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Volume 24, Number 7 — July 2017

"From These Hills" — The Jurying Process

One of the artists selected for the 2007 show, Lee Coburn, paints in his Glade Spring studio.
One of the artists selected for the 2007 show, Lee Coburn, paints in his Glade Spring studio.
Additional photos below »

It's Not An Easy Task

June 27, 2007

Dr. Risatti said, "It is always an honor to be invited to jury an exhibition. However, this is not to say that jurying is an easy task. Jurying means deciding; it means picking and choosing which works shall be in an exhibition and which shall not. Doing this ultimately involves peoples' feelings; after all, judgments are being made by the juror about things over which artists have labored long and hard, things in which they have invested a great deal of both physical and psychic energy. This is simply the nature of the jurying process."

He continued, "If another person had juried this exhibition, in all likelihood, a somewhat different exhibition would have resulted. This is not to imply that jurying is a capricious process; rather, that it is a process involving a measure of personal taste and personal preference on the part of the juror. For those artists not included in this version of 'From These Hills,' this is something important to keep in mind."

Risatti admitted, "In the case of this exhibition, I found the jurying process especially difficult because there was so much good work submitted and, of course, only so much gallery space available to accommodate it. The large quantity of good work, which came from the broader geographic region, explains why this version of 'From These Hills' is the largest in about a decade."

Quality & Quantity

He added, "However, I was not surprised by either the quality or the quantity of work I saw. I have lived in Virginia long enough to know that there are many terrific artists in this state. What did surprise me were all the new names I encountered, artists with whom I was not familiar, and the diversity of their work. Subject matter ranged from abstraction, to social commentary on consumer culture and politics, to nature and the land, to issues of identity and the self. Considering quality and content, clearly there is nothing parochial about this work or these artists. In short, geography is not destiny! Much of this work would be as comfortable in a New York gallery as it is in Abingdon, Virginia. This, it seems to me, is saying a lot."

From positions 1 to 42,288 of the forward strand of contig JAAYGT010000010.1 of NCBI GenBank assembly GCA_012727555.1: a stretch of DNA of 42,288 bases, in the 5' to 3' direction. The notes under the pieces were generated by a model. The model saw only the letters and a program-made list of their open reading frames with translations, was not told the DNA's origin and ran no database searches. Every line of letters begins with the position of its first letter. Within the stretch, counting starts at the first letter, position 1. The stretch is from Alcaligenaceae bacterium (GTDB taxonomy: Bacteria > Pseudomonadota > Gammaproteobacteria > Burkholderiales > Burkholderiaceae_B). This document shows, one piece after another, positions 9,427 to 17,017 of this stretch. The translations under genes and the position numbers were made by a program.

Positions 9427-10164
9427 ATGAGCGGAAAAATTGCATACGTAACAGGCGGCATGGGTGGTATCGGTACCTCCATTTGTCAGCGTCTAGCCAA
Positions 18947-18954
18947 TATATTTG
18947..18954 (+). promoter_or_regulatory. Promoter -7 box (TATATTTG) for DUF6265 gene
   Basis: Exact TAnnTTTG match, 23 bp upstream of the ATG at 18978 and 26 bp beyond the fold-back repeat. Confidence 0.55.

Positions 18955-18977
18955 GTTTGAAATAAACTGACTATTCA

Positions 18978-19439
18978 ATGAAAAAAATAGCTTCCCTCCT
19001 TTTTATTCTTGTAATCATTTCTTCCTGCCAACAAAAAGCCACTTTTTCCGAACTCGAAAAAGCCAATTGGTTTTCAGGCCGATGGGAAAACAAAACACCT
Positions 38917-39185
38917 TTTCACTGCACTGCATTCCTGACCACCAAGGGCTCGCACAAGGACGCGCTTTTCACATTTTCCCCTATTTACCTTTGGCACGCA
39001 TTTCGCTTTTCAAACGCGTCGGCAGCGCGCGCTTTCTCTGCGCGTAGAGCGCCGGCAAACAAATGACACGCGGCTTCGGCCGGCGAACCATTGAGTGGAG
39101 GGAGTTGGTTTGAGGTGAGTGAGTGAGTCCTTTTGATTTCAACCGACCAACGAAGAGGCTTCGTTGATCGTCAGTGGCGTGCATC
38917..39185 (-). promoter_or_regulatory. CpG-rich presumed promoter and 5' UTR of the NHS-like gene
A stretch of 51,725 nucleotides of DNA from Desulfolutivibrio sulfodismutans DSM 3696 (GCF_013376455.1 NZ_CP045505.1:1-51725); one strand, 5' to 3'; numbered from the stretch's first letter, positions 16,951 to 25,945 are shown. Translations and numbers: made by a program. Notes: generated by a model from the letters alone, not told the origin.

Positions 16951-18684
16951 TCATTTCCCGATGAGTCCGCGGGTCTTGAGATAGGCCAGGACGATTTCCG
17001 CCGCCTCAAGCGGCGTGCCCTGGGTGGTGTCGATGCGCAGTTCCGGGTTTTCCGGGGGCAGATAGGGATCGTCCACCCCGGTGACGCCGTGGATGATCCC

Land and Nature

Dr. Risatti noted, "While I have said that geography is not destiny, this does not mean that none of the artists in 'From These Hills' are concerned with the land and nature...In one way or another, issues concerning humans as individuals and as sentient beings are a special concern of several artists in the exhibition."

Risatti concluded, "The works in this exhibition, regardless of medium, are serious, beautifully executed, and wide-ranging in the ideas and issues they engage. My hope is that visitors will take the time necessary to fully appreciate them, for it will be a rewarding experience. These works are a testament to the vibrancy of the cultural life of this region, something that should not be taken for granted. For without the efforts and achievements of these artists, which are considerable indeed, the quality of life in this region would be greatly diminished."


Suggestions for Submitting Slides for Juried Shows

? Don't use elaborate frames that overpower your paintings.
? If your artwork is difficult to portray with one slide (examples: sculpture, porcelain), submit several slides depicting different views.


Related Stories:

? Exhibit Opens

?
Curator's Comments about the Selected Art (more pictures)


Topics: Art



Lee Coburn


Lou Haney discusses her work in a previous exhibit.


Adam Justice, left, curator of contemporary art at WKRAC, and Dr. Howard Risatti, guest curator for the "From These Hills" exhibition.